3) Why does Winston believe that the proles are the only people that can take down the totalitarian government?
Part 2 Sections 1 - 3
Winston & Julia
Winston and Julia's relationship is quite unconventional. It started suddenly when Julia -- out of the blue -- decided to hand Winston a note saying that she loved him. From there, their relationship blossomed from a point when Winston wanted to bash Julia's head into the cobblestone to Winston reciprocating her feelings. I believe that this relationship changed very dramatically in a very short period of time. Julia said that she loved Winston even though she didn't know much about him besides his name and the fact that he looked different. Winston doesn't even know her last name. Their relationship is mostly physical, which is a reason why they are together. Sexual relationships are not permitted in Oceania. Another reason why Winston likes Julia is because she is not pure and good like the other women in Oceania. He says, "I hate purity, I hate goodness! I don't want any virtue to exist anywhere. I want everyone to be corrupt to the bones" (Orwell 145). Both Winston and Julia bring out a rebellious side in each other. They put each other's lives in danger through their conversations about the Party and their secret meetings. However, I believe that their relationship is truly healthy for them. It exposes them to real love, which cannot be stopped because they are not being monitored by the Party. The Party destroys all other relationships (parental, loving, etc.). Despite all the dangers that come with being together, they seem to really care about each other. However, if they continue their secret meetings, they might start looking suspicious and they will eventually get caught, which will not end nicely. If they get caught, they may end up being forced to separate from each other, work in labour camps, or even be vaporised.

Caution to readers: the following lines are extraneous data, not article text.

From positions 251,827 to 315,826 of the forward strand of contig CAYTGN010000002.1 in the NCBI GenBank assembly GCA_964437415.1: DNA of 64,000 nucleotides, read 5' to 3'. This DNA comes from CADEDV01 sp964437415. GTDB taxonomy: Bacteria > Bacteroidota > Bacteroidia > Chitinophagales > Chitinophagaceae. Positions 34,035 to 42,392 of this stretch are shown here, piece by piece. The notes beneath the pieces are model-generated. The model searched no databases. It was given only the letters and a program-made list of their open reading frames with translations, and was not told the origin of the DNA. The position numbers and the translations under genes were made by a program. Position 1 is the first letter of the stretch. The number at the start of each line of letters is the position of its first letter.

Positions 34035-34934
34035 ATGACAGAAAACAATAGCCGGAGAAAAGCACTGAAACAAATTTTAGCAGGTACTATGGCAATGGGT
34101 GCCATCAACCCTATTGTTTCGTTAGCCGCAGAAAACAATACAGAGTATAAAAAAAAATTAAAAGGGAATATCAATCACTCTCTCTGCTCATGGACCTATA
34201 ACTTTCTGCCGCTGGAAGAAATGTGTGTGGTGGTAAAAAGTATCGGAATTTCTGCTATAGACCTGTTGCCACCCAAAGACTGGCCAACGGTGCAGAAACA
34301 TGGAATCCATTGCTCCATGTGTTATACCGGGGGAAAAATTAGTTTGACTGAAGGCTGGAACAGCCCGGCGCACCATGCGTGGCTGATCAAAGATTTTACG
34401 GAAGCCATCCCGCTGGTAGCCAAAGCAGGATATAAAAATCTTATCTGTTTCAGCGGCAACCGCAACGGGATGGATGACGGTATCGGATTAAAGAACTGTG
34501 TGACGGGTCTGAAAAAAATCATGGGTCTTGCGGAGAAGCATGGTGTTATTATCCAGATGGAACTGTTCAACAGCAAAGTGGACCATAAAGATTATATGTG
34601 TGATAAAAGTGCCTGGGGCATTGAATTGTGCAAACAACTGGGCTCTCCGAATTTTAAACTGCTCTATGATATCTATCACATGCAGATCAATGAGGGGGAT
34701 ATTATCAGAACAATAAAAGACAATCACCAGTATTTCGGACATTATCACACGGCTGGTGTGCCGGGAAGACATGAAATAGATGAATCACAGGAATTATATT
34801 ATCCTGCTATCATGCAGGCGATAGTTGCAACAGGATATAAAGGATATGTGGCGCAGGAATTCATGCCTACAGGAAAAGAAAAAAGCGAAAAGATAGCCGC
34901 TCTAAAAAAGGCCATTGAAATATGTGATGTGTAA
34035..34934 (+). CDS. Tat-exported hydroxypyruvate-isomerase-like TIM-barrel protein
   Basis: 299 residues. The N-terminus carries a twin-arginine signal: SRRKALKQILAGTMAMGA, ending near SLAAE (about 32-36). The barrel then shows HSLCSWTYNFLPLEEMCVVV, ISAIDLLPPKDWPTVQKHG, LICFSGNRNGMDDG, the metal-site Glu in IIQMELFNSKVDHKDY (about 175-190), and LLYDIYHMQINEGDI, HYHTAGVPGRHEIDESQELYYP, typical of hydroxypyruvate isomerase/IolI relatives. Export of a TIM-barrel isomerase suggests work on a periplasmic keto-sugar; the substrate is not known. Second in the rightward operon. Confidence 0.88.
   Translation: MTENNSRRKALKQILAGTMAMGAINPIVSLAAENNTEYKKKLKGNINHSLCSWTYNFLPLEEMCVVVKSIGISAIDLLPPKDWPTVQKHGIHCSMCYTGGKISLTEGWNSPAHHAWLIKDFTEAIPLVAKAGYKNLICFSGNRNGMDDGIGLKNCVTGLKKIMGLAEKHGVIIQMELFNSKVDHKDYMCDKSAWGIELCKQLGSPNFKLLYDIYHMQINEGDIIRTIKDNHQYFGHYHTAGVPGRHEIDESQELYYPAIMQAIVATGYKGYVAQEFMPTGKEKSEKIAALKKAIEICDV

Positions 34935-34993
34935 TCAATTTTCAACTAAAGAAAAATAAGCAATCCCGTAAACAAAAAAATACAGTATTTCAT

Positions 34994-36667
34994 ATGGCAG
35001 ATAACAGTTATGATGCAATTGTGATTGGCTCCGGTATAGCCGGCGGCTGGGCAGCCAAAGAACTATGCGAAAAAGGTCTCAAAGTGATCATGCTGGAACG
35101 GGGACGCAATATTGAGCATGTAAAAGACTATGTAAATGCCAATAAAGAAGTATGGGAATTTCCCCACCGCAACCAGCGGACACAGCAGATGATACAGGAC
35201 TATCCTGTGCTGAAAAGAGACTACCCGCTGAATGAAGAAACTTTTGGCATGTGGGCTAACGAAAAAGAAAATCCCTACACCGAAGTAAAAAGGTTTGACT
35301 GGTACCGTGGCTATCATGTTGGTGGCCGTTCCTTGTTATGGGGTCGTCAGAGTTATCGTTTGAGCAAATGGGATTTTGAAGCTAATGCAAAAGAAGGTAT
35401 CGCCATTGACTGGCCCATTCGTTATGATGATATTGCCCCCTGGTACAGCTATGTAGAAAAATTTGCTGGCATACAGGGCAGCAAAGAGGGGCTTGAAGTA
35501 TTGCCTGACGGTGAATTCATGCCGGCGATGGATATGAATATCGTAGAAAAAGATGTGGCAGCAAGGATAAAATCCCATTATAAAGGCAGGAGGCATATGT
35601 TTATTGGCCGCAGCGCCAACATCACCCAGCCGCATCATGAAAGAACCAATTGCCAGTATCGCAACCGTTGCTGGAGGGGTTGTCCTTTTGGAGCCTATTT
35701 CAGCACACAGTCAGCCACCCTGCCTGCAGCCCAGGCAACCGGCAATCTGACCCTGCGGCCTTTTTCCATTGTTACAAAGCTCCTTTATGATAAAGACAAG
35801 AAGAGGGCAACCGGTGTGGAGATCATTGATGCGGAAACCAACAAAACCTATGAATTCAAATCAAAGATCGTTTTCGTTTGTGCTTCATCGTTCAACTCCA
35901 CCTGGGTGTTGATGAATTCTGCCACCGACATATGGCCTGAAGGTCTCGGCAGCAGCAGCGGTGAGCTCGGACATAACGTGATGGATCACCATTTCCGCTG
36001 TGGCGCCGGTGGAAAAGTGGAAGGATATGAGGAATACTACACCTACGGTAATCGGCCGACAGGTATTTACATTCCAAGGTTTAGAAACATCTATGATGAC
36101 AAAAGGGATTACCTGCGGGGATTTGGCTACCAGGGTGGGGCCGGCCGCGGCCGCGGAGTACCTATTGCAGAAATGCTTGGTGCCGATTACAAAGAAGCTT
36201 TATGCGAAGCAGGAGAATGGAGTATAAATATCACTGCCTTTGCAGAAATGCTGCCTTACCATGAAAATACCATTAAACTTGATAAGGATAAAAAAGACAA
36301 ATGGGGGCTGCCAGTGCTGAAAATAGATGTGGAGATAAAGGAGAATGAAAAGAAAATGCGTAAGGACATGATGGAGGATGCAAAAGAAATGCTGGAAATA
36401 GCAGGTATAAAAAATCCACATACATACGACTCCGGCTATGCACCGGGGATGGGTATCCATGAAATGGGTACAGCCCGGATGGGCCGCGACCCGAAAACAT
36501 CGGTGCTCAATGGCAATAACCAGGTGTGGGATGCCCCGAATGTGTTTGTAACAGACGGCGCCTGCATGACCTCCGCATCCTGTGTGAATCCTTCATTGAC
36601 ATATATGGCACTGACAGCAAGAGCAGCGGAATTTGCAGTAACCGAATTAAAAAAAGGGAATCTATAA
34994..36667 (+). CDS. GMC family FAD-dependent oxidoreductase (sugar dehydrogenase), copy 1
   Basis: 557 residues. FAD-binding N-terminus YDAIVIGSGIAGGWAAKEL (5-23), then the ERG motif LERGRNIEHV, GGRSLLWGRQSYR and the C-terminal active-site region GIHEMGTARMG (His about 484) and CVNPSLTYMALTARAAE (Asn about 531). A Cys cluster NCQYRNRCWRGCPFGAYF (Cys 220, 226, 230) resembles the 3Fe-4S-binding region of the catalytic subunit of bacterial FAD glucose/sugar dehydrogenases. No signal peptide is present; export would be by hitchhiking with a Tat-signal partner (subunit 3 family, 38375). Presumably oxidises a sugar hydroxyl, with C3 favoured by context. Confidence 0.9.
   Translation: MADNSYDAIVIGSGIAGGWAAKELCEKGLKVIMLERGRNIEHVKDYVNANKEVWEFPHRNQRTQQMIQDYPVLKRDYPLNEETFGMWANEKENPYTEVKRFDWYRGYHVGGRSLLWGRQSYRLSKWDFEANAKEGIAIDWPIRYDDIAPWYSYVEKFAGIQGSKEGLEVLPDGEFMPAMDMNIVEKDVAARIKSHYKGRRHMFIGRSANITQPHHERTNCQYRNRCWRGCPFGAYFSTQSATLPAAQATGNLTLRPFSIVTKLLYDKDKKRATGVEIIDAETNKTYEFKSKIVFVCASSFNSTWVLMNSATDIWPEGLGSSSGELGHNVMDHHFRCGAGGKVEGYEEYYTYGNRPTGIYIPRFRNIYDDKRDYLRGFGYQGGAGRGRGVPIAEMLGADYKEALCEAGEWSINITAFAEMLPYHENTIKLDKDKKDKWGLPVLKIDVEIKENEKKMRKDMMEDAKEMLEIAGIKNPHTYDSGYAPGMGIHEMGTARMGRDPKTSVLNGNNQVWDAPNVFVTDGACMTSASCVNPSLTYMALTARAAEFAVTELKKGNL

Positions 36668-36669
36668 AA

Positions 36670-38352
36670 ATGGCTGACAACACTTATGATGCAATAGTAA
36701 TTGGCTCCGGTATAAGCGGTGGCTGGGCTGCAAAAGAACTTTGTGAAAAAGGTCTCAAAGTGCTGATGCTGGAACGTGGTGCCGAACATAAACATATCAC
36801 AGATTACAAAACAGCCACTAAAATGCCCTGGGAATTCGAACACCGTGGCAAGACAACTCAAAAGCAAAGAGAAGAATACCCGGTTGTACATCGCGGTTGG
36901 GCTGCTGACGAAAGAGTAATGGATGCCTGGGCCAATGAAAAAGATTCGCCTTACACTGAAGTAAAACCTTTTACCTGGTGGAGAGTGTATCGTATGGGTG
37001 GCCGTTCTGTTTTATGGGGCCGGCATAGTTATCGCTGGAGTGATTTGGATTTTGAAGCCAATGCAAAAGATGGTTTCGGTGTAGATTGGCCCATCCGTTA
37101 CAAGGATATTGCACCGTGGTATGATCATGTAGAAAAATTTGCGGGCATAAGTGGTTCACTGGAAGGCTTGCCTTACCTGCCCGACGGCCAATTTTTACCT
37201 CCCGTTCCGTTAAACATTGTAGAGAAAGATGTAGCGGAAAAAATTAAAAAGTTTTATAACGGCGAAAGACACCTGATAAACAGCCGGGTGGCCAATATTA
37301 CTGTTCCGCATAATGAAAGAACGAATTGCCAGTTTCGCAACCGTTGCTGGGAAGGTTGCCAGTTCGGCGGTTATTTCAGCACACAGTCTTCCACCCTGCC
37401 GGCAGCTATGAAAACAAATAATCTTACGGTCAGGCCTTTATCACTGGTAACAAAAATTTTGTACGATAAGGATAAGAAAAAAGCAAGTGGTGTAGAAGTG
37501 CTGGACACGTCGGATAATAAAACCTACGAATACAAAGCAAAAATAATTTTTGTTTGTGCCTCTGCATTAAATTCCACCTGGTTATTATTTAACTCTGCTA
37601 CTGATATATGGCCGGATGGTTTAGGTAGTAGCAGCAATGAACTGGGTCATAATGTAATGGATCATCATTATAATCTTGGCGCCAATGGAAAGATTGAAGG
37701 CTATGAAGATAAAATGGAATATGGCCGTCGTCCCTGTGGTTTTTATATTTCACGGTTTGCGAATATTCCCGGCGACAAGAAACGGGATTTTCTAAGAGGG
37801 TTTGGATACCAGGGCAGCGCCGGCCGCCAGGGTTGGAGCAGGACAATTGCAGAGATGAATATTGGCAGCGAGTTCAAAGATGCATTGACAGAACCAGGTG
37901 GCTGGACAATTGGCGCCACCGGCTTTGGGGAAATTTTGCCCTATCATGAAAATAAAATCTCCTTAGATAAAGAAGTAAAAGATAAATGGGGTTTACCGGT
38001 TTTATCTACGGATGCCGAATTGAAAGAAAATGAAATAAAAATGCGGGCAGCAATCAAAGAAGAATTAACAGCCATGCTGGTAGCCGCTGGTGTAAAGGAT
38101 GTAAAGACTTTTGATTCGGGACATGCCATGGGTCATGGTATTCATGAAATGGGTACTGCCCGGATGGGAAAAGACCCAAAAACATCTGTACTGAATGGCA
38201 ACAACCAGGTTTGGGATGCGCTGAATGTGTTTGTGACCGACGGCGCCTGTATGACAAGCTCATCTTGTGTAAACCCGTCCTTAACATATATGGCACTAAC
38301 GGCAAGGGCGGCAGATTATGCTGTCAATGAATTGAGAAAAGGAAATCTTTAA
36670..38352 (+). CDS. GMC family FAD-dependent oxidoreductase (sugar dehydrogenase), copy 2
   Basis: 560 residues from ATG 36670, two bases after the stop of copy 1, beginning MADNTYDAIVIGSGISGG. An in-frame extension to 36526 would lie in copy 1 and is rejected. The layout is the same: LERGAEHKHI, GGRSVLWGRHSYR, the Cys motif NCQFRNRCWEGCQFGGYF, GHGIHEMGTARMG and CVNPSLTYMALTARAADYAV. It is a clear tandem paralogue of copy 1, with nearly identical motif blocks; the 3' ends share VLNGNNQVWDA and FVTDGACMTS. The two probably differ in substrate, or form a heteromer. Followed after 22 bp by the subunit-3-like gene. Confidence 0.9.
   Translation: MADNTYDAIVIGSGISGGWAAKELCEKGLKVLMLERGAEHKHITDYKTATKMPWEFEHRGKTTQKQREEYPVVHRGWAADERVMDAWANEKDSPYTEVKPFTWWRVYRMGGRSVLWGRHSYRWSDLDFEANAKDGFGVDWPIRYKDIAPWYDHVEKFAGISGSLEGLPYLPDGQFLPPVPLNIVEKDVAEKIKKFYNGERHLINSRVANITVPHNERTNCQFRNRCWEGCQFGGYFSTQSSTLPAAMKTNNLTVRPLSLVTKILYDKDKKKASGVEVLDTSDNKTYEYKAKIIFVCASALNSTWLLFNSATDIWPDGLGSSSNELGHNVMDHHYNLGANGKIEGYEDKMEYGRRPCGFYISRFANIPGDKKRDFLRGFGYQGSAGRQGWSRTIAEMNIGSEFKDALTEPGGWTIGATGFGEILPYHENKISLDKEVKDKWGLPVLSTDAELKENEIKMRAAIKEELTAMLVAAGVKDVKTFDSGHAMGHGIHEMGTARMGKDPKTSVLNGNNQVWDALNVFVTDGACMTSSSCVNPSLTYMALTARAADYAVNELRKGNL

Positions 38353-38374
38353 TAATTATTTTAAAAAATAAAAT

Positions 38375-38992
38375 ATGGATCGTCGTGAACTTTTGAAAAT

The goal of Ingsoc's slogans is to gain complete control over Oceania and people's thoughts. "Freedom is Slavery" is one of Oceania's doublethink slogans. It represents two contrasting ideas. In Oceania, no matter how much freedom you receive, you will always be under the surveillance or influence of the Party. For example, the proles are not under the surveillance or influence of the party, but they are still used for manual labour. The members of the Party have more benefits than the proles, but they are constantly under the surveillance and influence of Big Brother. This idea allows the party to make people believe that they have freedom, but still make them work for them. In a way, this slogan still applies to life today. We believe that we are free; yet we are still forced to work jobs in order to earn a living for ourselves.